I turned 30 this month and have had a chance to reflect on this past year. I reflected on my decision to move to Portland, to seek out a new career, and to build a life back in the US. Twenty-nine was a year of growth and transition. It was a year of taking risks, developing a business, working on impulse, moving, putting my name on a lease for the first time in years, making new friends, and jumping into a new job. I still can’t believe this is my life… sometimes with pure happiness and sometimes with my face in my hands wondering what the heck I’m doing. And that’s okay. That’s what your 20s are for, right? The first few months in Portland were really difficult. But I found my footing, and I found so many AMAZING people in Portland. Sure, the food is good, the markets are great, and the ability to explore new places is exciting, but if it weren’t for the friends I have here, I’m not sure that Portland would be a good fit for me. But for my 29th year, it has been.
After turning 29 and moving last July to Portland, searching for a job was my priority. I filled out an application for my current job, as an employment specialist for a refugee organization, but I became stuck on the Language question. I felt like I had knocked out the employment and experience part and that my background was a great fit for the organization. But I struggled at this point. After listing a language, you could check the following options about your knowledge of the language: Poor, Intermediate, or Advanced. I was looking for a ‘Basic’ box but that option wasn’t available. I may not be a marketing expert, but I did know that touting your ‘Poor’ knowledge of something doesn’t exactly land you a job. So my ‘Basic’ knowledge in Swahili suddenly became ‘Intermediate’. The next thing you know I had an interview, accepted a job specializing in Congolese refugees, and was listed as a Swahili speaker on our organization list. The first couple of months were stressful: my first request for interpretation failed miserably. I studied, I learned from others, I engaged clients and we laughed when I said “I’m drunk” instead of “I understand”. While I hope my boss doesn’t read this, I also hope that if she does, she recognizes my drive to learn and succeed and my genuine passion for and dedication to my clients. I may not have this Swahili thing down quite yet, but I have great relationships with my clients and my job is an absolute joy. This sums up 29 for me: taking risks and finding rewards, even if I stumbled a bit along the way.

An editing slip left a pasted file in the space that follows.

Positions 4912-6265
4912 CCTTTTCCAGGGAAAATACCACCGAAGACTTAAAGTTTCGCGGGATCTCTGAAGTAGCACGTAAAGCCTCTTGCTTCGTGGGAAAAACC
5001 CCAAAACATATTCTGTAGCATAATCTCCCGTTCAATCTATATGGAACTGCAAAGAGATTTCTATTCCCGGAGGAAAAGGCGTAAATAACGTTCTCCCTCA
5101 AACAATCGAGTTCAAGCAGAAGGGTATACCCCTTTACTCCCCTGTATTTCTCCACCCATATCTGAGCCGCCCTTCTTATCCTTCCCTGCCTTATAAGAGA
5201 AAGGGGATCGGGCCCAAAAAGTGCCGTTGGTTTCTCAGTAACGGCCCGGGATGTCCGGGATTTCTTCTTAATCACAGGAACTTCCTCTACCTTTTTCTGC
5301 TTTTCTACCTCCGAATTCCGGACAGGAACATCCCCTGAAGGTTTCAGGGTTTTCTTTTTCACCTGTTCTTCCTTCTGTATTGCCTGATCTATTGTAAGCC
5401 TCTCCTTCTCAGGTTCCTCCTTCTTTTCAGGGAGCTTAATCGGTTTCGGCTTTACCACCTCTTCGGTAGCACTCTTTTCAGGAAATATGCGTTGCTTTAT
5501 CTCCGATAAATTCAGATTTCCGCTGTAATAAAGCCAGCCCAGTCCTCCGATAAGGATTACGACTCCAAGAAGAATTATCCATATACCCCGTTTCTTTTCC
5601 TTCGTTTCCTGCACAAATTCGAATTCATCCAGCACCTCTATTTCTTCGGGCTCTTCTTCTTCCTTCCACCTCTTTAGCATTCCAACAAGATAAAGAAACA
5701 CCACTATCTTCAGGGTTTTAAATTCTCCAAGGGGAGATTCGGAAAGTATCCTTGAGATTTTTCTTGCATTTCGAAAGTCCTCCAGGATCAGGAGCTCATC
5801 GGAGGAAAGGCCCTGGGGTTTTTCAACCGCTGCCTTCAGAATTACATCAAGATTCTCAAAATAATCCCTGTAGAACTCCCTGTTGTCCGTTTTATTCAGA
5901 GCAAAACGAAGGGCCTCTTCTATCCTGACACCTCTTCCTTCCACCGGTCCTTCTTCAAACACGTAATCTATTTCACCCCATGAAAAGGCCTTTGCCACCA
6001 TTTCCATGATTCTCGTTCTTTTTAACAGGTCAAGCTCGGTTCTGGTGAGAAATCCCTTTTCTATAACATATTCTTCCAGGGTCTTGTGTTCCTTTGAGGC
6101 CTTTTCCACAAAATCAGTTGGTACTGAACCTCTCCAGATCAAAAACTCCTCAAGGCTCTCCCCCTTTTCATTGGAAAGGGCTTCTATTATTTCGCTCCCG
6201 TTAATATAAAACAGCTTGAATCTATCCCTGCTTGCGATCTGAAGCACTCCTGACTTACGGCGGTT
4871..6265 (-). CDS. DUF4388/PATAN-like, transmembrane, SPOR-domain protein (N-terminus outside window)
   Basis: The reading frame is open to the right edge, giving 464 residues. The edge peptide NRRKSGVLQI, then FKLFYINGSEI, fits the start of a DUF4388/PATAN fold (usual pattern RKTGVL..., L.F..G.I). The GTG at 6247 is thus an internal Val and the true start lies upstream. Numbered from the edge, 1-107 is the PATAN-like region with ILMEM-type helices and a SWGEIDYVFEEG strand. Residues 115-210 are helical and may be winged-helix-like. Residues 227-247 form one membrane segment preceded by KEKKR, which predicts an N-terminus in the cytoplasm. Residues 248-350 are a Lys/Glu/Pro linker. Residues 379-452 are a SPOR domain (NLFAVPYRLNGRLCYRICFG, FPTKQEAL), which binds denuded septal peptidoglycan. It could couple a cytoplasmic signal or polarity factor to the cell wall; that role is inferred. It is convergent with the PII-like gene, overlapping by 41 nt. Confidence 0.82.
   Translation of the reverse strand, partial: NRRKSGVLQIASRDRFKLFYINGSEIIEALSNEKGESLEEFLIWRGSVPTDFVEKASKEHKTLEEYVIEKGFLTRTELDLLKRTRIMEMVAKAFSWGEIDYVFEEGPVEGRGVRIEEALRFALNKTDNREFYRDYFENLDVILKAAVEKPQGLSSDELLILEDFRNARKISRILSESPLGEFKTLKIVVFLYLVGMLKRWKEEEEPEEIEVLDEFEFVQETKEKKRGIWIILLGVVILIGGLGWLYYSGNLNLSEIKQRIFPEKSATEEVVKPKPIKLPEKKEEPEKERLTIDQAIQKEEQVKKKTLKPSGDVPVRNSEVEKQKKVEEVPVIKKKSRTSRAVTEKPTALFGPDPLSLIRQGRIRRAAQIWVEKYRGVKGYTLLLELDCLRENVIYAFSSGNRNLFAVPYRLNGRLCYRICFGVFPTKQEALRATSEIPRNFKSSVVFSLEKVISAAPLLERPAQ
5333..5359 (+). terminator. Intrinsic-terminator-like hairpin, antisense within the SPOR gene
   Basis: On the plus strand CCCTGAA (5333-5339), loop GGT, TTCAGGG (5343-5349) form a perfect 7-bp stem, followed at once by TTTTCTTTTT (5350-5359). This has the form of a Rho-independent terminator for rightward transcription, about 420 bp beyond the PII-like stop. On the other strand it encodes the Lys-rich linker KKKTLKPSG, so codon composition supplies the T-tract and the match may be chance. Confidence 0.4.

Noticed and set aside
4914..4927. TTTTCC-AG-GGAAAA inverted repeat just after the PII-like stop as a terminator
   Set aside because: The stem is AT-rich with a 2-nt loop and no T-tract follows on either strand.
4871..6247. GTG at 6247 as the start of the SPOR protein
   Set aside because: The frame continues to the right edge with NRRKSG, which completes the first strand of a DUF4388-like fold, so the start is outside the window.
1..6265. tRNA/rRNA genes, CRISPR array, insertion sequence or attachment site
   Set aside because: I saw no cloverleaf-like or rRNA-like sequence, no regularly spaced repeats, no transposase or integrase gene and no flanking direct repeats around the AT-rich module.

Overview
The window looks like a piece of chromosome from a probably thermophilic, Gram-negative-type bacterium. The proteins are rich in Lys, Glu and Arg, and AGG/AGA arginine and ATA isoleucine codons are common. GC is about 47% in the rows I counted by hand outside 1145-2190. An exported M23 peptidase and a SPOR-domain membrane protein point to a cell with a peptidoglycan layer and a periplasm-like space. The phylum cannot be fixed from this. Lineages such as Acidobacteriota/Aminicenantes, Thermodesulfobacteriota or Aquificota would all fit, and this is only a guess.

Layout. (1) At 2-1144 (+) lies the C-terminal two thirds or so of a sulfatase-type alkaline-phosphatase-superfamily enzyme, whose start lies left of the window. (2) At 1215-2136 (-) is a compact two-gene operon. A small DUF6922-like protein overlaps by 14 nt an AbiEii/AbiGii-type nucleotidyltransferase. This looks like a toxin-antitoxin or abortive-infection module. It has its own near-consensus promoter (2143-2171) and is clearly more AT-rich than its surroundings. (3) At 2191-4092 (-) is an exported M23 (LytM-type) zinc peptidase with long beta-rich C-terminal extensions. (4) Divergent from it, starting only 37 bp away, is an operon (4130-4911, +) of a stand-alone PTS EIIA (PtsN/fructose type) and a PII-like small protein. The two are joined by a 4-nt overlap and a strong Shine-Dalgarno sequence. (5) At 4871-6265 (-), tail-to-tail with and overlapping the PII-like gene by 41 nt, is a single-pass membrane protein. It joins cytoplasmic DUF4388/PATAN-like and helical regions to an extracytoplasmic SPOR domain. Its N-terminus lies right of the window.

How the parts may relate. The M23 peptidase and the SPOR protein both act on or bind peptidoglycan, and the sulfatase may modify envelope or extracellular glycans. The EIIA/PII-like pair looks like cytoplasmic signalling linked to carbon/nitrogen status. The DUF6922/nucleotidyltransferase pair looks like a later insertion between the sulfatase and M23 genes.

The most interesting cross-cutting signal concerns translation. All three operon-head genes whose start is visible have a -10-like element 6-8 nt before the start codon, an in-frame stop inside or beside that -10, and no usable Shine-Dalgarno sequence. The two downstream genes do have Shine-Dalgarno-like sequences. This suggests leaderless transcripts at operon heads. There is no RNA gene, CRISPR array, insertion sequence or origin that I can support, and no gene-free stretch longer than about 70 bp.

I can happily admit that I’ve been wrong. I was wrong about the weather in Portland, and I have been mistaken about many things this past year. Emily told me (multiple times) that it gets warm in Portland. I was certain, not that she was wrong, but that maybe she forgot what hot feels like since she was no longer in the south. If I learned anything at 29, it was that I should listen. And I should be open to new ideas. As I learn this lesson personally, I’m also trying to apply it professionally. Things for Amsha are going well, but I have plans for some exciting changes as we learn to grow and adapt with our environment and assets. At times it was incredibly difficult. But I wouldn’t trade it. Everyday in Portland and working on Amsha has been an opportunity to learn, a chance to grow, and a reason to smile.
I’m sad that I have neglected to keep up with my blog. I’ve taken some pretty exciting adventures in and around Oregon, and my work stories are out of this world. I think this year is about finding balance, and I hope that includes writing. Thank you to everyone who happens to be reading this (and has stuck around for so long!). I’m feeling extremely lucky to be alive, to be in Portland, and to engage with so many fascinating people on a day-to-day basis.